Prelude, Fugue, Allegro Johann Sebastian Bach (1685-1760)
All in Twilight Four pieces for guitar, written for Julian Bream Toru Takemitsu (1930-1996)
Five Bagatelles William Walton (1902-1983)
David Massey, guitar
Since his initial success as a finalist in the 2006 BBC Young Musician competition, David has striven to constantly develop his music making and guitar playing, undertaking numerous solo recitals as well as concertos, chamber music and orchestral parts.
As a soloist he combines familiar pieces with less well-known masterpieces of the repertoire. He has performed at the Wigmore Hall, Purcell Room, Sage Gateshead, King's Place, St George's Bristol, amongst others, and been praised for "intense and intimate" performances marked by a "remarkable energy and range of tone and dynamics". After hearing him play, Julian Bream praised his tone and sense of musical architecture.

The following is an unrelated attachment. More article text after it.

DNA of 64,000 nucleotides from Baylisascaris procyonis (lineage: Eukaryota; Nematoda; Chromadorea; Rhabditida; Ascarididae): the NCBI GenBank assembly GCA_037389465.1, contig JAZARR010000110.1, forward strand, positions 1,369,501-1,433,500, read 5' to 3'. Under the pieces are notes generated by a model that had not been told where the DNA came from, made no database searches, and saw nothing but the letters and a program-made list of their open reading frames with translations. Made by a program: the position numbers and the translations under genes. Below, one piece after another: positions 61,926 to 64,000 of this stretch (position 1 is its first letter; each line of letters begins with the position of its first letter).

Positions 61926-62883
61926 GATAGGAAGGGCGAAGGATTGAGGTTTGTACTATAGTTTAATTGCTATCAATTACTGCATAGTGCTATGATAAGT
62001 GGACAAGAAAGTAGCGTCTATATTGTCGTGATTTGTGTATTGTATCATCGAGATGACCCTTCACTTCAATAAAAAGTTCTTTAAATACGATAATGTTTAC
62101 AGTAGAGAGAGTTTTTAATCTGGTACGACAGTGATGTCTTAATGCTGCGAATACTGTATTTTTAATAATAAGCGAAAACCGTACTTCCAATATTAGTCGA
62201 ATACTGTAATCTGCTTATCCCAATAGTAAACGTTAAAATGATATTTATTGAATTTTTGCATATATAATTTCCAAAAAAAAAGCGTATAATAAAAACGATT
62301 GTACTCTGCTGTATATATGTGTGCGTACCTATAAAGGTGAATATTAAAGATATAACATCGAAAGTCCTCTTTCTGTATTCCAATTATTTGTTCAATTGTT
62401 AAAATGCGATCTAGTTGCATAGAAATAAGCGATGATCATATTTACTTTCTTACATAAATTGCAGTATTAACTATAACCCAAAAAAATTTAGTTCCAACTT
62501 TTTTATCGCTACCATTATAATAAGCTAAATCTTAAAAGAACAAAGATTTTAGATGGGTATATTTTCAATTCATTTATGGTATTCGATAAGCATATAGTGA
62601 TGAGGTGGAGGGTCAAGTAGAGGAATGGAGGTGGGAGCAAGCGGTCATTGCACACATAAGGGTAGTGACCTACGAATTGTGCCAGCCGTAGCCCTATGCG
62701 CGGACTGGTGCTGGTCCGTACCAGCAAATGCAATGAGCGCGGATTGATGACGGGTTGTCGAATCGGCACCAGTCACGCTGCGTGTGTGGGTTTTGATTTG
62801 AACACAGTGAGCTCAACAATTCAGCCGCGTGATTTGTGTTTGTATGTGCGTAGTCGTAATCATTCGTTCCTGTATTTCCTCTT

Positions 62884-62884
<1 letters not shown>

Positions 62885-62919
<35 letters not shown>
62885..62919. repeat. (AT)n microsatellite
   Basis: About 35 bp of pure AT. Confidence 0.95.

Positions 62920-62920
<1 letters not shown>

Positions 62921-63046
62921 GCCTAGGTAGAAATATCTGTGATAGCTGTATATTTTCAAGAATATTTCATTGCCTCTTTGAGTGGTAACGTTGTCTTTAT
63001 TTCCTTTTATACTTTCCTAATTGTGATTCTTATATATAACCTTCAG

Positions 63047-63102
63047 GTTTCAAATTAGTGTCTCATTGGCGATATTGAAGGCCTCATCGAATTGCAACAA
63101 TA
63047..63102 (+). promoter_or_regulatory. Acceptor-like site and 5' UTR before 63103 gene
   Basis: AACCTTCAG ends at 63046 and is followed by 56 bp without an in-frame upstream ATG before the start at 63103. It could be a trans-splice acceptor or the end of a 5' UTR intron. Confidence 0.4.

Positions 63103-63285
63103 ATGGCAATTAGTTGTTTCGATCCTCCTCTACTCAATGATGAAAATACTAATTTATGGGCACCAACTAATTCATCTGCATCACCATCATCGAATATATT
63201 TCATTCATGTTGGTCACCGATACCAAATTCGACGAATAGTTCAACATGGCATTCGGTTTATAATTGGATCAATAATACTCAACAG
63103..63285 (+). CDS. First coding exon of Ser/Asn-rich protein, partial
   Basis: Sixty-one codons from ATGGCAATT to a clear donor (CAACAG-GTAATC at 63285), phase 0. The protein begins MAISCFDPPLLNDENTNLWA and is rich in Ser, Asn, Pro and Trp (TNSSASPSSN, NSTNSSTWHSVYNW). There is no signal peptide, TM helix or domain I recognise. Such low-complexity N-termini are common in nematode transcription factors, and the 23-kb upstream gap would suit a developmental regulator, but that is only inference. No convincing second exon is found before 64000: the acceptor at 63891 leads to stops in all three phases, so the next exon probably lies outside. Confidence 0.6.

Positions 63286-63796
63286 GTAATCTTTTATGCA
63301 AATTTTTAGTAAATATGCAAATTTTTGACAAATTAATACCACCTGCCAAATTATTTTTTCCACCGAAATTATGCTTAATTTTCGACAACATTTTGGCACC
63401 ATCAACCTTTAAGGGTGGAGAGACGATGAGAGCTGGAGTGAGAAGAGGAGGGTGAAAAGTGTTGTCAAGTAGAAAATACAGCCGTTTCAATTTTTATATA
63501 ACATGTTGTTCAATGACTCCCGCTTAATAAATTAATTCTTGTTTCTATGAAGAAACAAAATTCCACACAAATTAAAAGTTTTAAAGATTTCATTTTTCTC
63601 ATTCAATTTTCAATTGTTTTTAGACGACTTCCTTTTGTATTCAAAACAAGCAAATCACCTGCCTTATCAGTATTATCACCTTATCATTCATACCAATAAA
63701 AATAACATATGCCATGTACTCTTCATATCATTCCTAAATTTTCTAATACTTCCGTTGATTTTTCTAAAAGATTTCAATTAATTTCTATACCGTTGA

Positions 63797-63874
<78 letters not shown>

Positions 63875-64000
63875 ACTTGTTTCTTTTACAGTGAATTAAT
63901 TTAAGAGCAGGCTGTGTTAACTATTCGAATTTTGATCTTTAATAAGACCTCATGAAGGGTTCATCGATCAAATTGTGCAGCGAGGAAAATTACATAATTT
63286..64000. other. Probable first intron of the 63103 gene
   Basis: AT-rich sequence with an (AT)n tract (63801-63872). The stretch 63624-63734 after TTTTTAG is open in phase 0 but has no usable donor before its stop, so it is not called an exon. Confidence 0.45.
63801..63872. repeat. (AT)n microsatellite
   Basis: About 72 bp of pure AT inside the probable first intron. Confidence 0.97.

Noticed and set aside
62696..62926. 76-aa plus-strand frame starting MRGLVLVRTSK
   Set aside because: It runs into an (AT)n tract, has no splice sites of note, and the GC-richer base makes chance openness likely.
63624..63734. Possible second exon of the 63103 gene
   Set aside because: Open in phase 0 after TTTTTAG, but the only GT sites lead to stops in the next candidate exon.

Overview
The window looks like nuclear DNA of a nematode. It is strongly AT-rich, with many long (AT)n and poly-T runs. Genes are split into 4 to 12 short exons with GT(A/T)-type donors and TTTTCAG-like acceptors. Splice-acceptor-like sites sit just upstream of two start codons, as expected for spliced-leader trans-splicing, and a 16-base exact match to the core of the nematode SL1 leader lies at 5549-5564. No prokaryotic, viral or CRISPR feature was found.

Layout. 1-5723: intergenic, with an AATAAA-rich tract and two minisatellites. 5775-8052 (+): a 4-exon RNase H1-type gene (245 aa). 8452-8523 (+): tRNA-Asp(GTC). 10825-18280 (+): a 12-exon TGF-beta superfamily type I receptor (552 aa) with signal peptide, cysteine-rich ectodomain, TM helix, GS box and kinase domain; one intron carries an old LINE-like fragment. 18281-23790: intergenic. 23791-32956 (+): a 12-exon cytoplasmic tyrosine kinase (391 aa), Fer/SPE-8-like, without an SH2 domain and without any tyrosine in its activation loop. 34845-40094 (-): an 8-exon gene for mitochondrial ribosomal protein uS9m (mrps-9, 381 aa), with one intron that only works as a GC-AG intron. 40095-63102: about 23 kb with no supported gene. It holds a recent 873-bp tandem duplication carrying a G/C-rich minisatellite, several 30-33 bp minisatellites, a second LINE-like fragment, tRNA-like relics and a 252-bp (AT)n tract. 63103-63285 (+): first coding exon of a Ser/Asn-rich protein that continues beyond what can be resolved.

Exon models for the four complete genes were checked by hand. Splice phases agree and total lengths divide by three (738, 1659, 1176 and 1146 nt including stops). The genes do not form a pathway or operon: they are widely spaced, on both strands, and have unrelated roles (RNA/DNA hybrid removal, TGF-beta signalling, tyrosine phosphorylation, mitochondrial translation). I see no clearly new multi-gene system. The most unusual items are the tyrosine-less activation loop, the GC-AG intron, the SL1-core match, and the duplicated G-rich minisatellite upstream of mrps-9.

He has an ongoing duo partnership with flautist Emily Andrews who gave the May 31st Music on Thursdays lunchtime concert here. Their partnership can be followed at www.andrewsmasseyduo.com. They were invited to this year's Tunnell Trust Blair Atholl showcase for young professional chamber groups. David studies at the Royal Academy of Music with Michael Lewin on the MMus course supported by the Arts and Humanities Research Council which will focus on producing new arrangements and transcriptions for guitar.
His thirst for new challenges and experiences has led him to engage in the widest spectrum of musical activity available to a guitarist, performing in chamber formations, orchestral and opera parts, including related instruments such as the mandolin, banjo and ukulele, in everything from Mozart to Schoenberg, Gershwin and Bainbridge, as well as electric guitar including a concert of pieces by Frank Zappa as part of the Zappa at the Roundhouse festival 2010. 2011 saw premieres of new pieces for mandolin and harp by Martin Gaughan and guitar and bass clarinet by Scott Lygate.
David also fronts his own rock band, for which he writes the songs. There is no attempt at a fusion of the classical and rock/pop styles, although each discipline informs the other in sometimes surprising ways.